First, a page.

Just as the academic year was coming to a close, Professor Nicolas W. Proctor of Simpson College was hard at work putting the finishing touches on his third edition of the Game Designer’s Handbook, a tool specifically crafted for the Reacting to the Past series. This small but highly effective “how-to” guide shepherds faculty through the game design process.
Professor Proctor, currently the Chair of the Editorial Board for the Reacting Consortium, has designed or helped to design just about half a dozen games. In addition, he is preparing to teach an upper-level seminar in which the students design RTTP-style games. When guiding students, thinking about his own games, or offering advice to other game designers, he says that the greatest difficulty comes from balancing historical accuracy with playability. "If it's not fun, it's not a good game," he said.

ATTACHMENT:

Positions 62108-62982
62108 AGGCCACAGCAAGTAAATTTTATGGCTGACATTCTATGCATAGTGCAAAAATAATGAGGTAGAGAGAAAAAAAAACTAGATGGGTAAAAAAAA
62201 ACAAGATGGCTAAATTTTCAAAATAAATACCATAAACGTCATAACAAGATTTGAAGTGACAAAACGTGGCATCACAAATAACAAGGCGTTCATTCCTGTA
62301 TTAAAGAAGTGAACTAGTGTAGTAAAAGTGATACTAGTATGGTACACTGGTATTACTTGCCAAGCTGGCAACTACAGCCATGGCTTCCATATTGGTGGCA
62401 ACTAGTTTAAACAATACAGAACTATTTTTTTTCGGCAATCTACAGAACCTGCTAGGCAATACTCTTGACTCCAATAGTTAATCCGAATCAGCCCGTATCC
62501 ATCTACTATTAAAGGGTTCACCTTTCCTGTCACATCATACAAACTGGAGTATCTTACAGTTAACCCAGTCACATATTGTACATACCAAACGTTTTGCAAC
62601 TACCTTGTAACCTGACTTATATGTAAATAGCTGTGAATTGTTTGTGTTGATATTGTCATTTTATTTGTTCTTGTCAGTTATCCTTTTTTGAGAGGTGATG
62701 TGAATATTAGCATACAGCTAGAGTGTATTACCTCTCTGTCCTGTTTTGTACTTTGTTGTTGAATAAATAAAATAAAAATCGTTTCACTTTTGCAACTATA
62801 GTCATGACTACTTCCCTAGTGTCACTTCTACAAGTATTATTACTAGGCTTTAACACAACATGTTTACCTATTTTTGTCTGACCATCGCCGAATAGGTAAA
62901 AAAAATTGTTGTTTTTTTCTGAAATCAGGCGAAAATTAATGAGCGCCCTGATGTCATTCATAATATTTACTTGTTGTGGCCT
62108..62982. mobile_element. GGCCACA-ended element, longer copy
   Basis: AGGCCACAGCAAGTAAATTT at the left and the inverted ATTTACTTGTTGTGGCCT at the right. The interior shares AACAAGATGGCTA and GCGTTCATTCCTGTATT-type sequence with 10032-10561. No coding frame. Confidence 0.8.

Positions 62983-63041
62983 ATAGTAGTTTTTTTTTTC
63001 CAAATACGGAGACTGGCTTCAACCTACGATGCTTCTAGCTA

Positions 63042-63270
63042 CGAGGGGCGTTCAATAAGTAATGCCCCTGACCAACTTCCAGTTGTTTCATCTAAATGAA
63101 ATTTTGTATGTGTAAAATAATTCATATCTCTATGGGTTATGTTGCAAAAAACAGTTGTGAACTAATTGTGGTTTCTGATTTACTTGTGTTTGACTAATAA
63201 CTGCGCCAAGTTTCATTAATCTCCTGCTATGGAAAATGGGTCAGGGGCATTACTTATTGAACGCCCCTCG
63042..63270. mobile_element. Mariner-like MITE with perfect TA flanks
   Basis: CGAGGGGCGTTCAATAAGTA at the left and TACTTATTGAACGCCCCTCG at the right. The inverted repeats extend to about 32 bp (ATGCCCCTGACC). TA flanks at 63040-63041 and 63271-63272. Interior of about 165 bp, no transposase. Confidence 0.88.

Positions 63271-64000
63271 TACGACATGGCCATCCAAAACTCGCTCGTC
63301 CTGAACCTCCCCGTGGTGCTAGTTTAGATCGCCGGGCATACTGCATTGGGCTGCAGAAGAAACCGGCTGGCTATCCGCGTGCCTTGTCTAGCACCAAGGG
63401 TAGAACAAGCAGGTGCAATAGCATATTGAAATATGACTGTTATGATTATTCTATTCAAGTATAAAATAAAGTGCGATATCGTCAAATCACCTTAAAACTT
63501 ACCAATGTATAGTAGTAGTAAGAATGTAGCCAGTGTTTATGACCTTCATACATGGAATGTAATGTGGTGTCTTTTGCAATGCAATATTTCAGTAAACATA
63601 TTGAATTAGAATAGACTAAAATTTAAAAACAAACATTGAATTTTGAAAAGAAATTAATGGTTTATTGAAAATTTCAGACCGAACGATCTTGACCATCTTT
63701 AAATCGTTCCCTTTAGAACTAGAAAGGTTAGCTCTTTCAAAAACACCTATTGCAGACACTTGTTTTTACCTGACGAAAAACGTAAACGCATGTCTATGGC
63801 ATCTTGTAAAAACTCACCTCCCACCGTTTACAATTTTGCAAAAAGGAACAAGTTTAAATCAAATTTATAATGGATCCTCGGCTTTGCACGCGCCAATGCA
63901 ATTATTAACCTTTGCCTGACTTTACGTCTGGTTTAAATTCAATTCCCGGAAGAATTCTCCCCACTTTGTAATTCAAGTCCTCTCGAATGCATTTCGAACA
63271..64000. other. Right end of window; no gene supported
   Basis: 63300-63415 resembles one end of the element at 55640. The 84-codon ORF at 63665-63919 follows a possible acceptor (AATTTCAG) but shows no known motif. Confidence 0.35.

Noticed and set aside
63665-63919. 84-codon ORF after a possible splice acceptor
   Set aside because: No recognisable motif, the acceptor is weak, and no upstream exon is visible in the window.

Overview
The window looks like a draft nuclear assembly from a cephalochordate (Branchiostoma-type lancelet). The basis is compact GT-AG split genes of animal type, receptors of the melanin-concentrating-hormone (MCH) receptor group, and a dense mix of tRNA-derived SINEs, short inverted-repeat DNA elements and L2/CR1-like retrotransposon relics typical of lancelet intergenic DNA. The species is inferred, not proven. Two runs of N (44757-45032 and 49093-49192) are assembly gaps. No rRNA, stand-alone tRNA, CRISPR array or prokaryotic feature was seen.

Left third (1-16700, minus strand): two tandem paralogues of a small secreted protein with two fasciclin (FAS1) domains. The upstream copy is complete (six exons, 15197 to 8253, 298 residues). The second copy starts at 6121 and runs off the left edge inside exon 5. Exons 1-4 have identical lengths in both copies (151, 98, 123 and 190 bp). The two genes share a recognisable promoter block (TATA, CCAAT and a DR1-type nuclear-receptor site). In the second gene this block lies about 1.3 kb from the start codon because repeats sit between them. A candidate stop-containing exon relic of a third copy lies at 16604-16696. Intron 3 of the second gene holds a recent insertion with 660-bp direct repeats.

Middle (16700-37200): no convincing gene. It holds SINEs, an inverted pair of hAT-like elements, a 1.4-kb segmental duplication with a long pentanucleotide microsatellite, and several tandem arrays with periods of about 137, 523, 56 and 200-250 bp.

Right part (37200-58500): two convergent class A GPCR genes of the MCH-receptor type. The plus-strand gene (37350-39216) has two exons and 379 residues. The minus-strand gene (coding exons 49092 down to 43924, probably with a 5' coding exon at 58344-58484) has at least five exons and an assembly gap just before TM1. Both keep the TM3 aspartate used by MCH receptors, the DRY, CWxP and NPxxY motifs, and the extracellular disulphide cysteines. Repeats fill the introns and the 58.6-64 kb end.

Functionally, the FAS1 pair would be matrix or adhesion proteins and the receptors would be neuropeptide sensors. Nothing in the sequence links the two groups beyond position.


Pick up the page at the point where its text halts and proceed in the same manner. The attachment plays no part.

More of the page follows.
But fun should not be the only guiding principle. "Too often I used to start projects by thinking, 'wouldn't this be fun?' This is not a good approach to learning. I've learned that I need to back up." He now insists that the first step in any game design in the clarification of learning objectives. In particular, it is important for the designer to decide why a game is the best instrument for teaching a particular set of ideas.
The new edition of the Game Designer’s Handbook has benefited from Professor Proctor’s reading more about diverse game methodologies, campus visits at a number of institutions using RTTP, and his work over the last year with dozens of authors as chair of the Editorial Board. He also says that the Facebook Faculty Lounge provided valuable clues as to RTTP-specific challenges. Recurring discussions about increasing the scalability of full-length games and the development of short games encouraged him to write new sections on these issues.
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